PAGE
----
a) Bentinck carried out certain humanitarian measures in India. Prior to him, no governor-general had dared to interfere in the social practice of the Indians for fear of alienating their feelings which could go against their imperial interests. Bentinck, because of his liberal and humanitarian feelings, decided to check certain social malpractices. He was supported by some educated and liberal Indians as well.
b) The practice of Sati drew his particular attention. The burning of the widow on the funeral pyre of her husband was a practice widely prevalent particularly in Bengal and Rajasthan. The practice was certainly barbaric. Many Indian rulers in the past, including Akbar and Aurangzeb, the Peshwas and Jai Singh of Jaipur had attempted to check it. Among the English governor-generals, Lord Cornwallis, Lord Minto and Marquess of Hastings had attempted to check this practice in cases when it was forced on widows. During the period of Bentinck, some liberal Hindu social reformers like Raja Rammohan Roy and Devendranath Tagore pleaded it by law. Bentinck consulted the governors of the provinces and his officials and passed a law in 1829 declaring the practice of Sati illegal. The law applied to Bengal alone first. Then in 1830, the governments of Madras and Bombay also passed laws declaring the practice of Sati illegal. Of course, a section of Indians protested against these laws and sent representation to Britain but liberal Hindus supported these laws. The practice was given up by the Indians only gradually, yet it was certainly a bold step taken by William Bentinck.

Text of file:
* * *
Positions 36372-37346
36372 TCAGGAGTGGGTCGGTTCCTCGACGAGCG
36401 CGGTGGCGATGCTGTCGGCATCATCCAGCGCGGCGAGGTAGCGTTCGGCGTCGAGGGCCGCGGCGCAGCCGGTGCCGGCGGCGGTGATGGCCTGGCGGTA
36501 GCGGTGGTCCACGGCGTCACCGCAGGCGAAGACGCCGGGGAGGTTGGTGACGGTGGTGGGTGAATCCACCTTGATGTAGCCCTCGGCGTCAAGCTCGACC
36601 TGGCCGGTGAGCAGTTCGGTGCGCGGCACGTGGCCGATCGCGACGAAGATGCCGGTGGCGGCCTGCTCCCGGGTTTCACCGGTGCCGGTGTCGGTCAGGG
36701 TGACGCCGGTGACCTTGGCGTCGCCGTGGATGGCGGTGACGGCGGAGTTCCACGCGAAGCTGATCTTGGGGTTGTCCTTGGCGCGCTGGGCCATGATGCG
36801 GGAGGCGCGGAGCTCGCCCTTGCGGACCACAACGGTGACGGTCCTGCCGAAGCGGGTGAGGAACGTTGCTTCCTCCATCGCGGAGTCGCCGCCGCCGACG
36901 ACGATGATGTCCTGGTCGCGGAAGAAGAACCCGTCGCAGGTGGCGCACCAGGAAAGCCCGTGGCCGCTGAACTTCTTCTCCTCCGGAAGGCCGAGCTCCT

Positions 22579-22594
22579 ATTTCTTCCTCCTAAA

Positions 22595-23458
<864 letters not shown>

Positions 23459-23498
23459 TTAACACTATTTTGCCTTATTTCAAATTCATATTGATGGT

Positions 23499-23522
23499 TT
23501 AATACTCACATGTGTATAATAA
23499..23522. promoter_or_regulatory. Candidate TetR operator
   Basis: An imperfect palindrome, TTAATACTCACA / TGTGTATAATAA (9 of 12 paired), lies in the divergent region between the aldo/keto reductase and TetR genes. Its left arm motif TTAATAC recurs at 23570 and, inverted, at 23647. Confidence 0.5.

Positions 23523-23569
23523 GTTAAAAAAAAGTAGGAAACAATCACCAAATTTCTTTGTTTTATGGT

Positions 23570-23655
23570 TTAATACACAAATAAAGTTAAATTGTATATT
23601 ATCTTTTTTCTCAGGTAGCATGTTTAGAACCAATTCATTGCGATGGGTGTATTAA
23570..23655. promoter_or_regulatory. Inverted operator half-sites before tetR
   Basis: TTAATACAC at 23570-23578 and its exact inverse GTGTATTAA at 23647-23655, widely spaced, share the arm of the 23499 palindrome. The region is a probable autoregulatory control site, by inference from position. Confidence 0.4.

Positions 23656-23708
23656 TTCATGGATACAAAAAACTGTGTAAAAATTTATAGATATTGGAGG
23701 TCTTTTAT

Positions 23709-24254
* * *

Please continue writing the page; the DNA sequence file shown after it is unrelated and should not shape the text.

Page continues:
c) Human sacrifices to please gods and goddesses were prevalent among certain communities in India. Female infanticide, viz., the practice of killing female children at the time of their birth, was also practiced particularly in Rajasthan and in parts of western and Central India. Both the practices were declared illegal by Bentinck and severe punishments were given to the offenders. He thus helped in checking these social evils.